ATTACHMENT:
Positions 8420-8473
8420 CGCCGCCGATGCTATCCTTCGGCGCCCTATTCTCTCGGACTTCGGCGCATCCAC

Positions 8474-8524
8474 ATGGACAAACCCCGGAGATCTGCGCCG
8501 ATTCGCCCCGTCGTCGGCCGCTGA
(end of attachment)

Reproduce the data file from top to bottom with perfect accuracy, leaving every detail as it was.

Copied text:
Positions 8420-8473
8420 CGCCGCCGATGCTATCCTTCGGCGCCCTATTCTCTCGGACTTCGGCGCATCCAC

Positions 8474-8524
8474 ATGGACAAACCCCGGAGATCTGCGCCG
8501 ATTCGCCCCGTCGTCGGCCGCTGA